Friday, August 07, 2009

Into the Vietnamese Kitchen: 240 minutes on food preparation

We had a small party last night -- father, sister, bro-in-law, niece -- and I cooked what Owen calls "Vietnam food." I got completely overwhelmed, experienced the desperation that comes when you try to execute overambitious cooking plans and guests are hanging around nervously asking if they can help, drinking their second, third, martinis. You know it's bad when they start eating fistfuls of  the unsalted peanuts you bought for garnish. One of the dishes -- the crepes a.k.a. banh xeo, which my father and I supposedly learned to make in our Hoi An cooking class -- was giving me too much trouble, so I scrapped it midway through. After that, everything came together, though there wasn't quite enough. For once, the kids all wanted more; for once, I could not supply.

Everything comes from Andrea Nguyen recipes. We had: 

-Salad rolls w. hoisin dipping sauce (tasty, though hard to wrap especially when you're overwrought)

-Stuffed squid w. ginger lime dipping sauce (okay)

-Banh xeo (failure)

-Stir fried beef with french fries (hit)

-Garlicky noodles with Maggi sauce (hit)

The last flank steak I cooked from the Richmond New May Wah market was inedibly tough, so for the stir-fried beef, which I've made a few times before, I bought the slightly more expensive $6.99/lb. ribeye. Great. I'm amending the recipe permanently. You serve this beef on top of the fries and it is smashing.

Isabel chose the dessert, Vietnamese coffee ice cream from a super-easy David Lebovitz recipe: Mix 1 1/2 cups strong coffee with 1 1/2 cups sweetened condensed milk and 1/2 cup half-and-half. Freeze in ice cream maker. Very delicious. Recommend.

Today: Uncrustables.


  1. Curious. What is on Owen's plate and why is he wearing a napkin on his head. All part of the Vietnam theme---or a creative addition?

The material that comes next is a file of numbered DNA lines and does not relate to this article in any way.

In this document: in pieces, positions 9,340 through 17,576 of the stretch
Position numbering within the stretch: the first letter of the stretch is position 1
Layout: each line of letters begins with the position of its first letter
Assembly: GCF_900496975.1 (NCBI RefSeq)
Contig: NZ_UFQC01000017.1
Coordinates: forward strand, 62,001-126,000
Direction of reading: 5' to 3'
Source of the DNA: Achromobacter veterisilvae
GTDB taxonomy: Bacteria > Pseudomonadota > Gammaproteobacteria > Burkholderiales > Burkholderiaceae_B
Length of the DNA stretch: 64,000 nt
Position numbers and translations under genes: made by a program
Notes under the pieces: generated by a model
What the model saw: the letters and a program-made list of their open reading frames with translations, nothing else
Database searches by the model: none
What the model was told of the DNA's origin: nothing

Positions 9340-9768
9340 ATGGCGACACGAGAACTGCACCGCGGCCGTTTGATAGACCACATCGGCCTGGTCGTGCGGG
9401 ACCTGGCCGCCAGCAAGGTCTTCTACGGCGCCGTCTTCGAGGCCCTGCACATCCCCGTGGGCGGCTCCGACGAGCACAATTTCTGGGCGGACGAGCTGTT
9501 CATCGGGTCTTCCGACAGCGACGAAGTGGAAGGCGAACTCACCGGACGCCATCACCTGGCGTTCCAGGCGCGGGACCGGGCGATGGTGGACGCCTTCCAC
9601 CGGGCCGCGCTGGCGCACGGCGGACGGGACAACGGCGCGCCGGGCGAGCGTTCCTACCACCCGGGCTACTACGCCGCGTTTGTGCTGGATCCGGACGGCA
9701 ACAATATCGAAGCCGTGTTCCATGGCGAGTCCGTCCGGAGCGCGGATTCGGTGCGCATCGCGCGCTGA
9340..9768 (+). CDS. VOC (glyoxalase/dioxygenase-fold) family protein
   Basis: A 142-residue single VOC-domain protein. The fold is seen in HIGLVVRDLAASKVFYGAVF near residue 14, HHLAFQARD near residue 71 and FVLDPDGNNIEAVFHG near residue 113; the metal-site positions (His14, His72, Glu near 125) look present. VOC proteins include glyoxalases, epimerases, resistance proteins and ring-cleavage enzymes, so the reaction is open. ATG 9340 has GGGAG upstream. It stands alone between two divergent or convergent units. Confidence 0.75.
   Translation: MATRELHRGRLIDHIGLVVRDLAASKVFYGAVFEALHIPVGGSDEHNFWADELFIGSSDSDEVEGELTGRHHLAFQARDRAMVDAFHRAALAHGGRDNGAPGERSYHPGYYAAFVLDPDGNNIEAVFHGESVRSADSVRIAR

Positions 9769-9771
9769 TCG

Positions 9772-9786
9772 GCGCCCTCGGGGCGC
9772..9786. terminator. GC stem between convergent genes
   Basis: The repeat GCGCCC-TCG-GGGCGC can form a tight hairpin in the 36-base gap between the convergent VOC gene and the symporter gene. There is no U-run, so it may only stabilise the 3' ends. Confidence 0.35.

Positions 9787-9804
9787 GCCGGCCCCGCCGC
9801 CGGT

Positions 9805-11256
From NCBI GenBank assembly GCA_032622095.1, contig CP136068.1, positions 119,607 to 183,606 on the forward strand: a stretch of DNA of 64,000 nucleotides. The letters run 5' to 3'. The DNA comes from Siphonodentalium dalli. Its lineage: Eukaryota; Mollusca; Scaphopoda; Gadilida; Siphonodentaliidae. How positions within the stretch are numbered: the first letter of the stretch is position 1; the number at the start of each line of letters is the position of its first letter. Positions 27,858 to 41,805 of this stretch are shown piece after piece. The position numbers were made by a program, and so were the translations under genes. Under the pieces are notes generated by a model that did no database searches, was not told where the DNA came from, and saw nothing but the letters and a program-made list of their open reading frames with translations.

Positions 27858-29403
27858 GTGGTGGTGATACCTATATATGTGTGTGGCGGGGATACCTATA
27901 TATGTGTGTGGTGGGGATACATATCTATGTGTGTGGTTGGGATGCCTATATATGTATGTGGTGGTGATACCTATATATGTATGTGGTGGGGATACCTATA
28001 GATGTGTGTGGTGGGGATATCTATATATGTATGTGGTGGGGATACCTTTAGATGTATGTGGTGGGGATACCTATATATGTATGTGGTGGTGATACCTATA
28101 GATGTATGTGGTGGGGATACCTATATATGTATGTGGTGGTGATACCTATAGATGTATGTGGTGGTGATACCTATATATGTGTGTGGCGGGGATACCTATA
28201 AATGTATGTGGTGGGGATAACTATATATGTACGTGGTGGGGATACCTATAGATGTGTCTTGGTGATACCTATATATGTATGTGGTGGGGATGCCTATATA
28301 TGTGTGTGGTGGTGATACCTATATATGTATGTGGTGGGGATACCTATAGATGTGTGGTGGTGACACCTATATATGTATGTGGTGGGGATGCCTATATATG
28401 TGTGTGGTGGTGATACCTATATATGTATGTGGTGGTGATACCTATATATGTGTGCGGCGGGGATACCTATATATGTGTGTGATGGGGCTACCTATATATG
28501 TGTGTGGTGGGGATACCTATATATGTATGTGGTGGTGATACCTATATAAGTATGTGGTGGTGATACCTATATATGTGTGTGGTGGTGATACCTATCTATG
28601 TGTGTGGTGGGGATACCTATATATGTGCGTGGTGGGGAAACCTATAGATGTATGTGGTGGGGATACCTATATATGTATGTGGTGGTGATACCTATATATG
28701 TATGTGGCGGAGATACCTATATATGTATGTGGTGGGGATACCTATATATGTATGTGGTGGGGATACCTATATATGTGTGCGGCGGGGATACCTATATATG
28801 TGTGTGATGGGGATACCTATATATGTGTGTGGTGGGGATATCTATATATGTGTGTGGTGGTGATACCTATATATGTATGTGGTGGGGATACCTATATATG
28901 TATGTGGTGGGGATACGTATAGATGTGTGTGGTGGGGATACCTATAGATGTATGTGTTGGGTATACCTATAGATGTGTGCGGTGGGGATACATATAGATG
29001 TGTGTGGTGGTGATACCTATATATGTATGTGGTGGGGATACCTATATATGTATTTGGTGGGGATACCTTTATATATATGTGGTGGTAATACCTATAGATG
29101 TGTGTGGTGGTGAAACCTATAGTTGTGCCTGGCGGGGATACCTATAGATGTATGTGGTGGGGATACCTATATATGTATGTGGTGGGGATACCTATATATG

Sad about the coconut crepes. Hope you will try again.

  2. Well, as one who ate the peanuts and admits to two, possibly three, martinis, I want to absolve you of any blame. The dinner was fabulously good and took me straight back to Vietnam. Thank you.

  3. looks delicious.
    i wish you lived next door.
    you do so much great cooking. you should set up a deal with 14 families you know and have them each come over in a 14 day sequence and enjoy your meals. 4 is just not enough to enjoy your cooking.

  4. Owen has the garlicky noodles on his plate and was wearing a napkin just for kicks. He later put on about five aprons and pretended he was Cinderella (in her housemaid guise).
    Meanwhile, I'm counting on Tipsy trying again on the crepes.

  5. I just heard the segment on Marketplace while I was pulling weeds in my veg garden in Grants Pass Oregon.

    You're my new blog idol.

    I love trying to figure out what will be cost effective and tasty.

    Recently, we quit eating beef and pork. It's our household's stand(I have a 13yo very eco-friendly daughter) against the the mass production of livestock. That's been a very tasty and cost effective choice (and a good money lesson for said daughter). The money we save on meat we spend on a variety of seasonal, organic produce, spices, better cheese and wine, etc. The poultry we do eat is organic and local. The fish thing I'm still working on.

    I love to make my own bread, but it's always a hit and miss w/ me. I'm sort of a traditionalist when it comes to baking and can't bring myself to buy a bread maker, do you use one?

    I'm looking forward to your blog~

  6. The no-pork, no-beef solution is a pretty good one, particularly if you take advantage of your savings to spend, say, 1/2 of what you saved on non-meat things you really like.
    My experience on breadmakers is they don't make enough bread for a family of four; you basically have to constantly be making bread. That can happen with regular homemade bread, too -- particularly when it is irresistably delicious.

  7. I'm Vietnamese and I've tried to make Banh Xeo (which I love) and it's pretty hard to got the crepes right. It take practice to find the right length of time + amount of oil to get the crepes done but not too oily or stuck to the pan.

    Andrea Nguyen's book is great but her recipes are often more complicated than they need to be.

    One trick for easy rolling of rice paper is to take 1-2 sheet(s) of dry rice paper and wet it. Then plop it on top of a bowl and let it dry (takes about 1-2 minutes). Then you can make an assembly line with 3-4 bowls and you don't have the hassle of separating sheets. Also using 2 sheets makes it break less often.

  8. really enjoyed reading about your foray into Vietnamese cooking and posts on VN!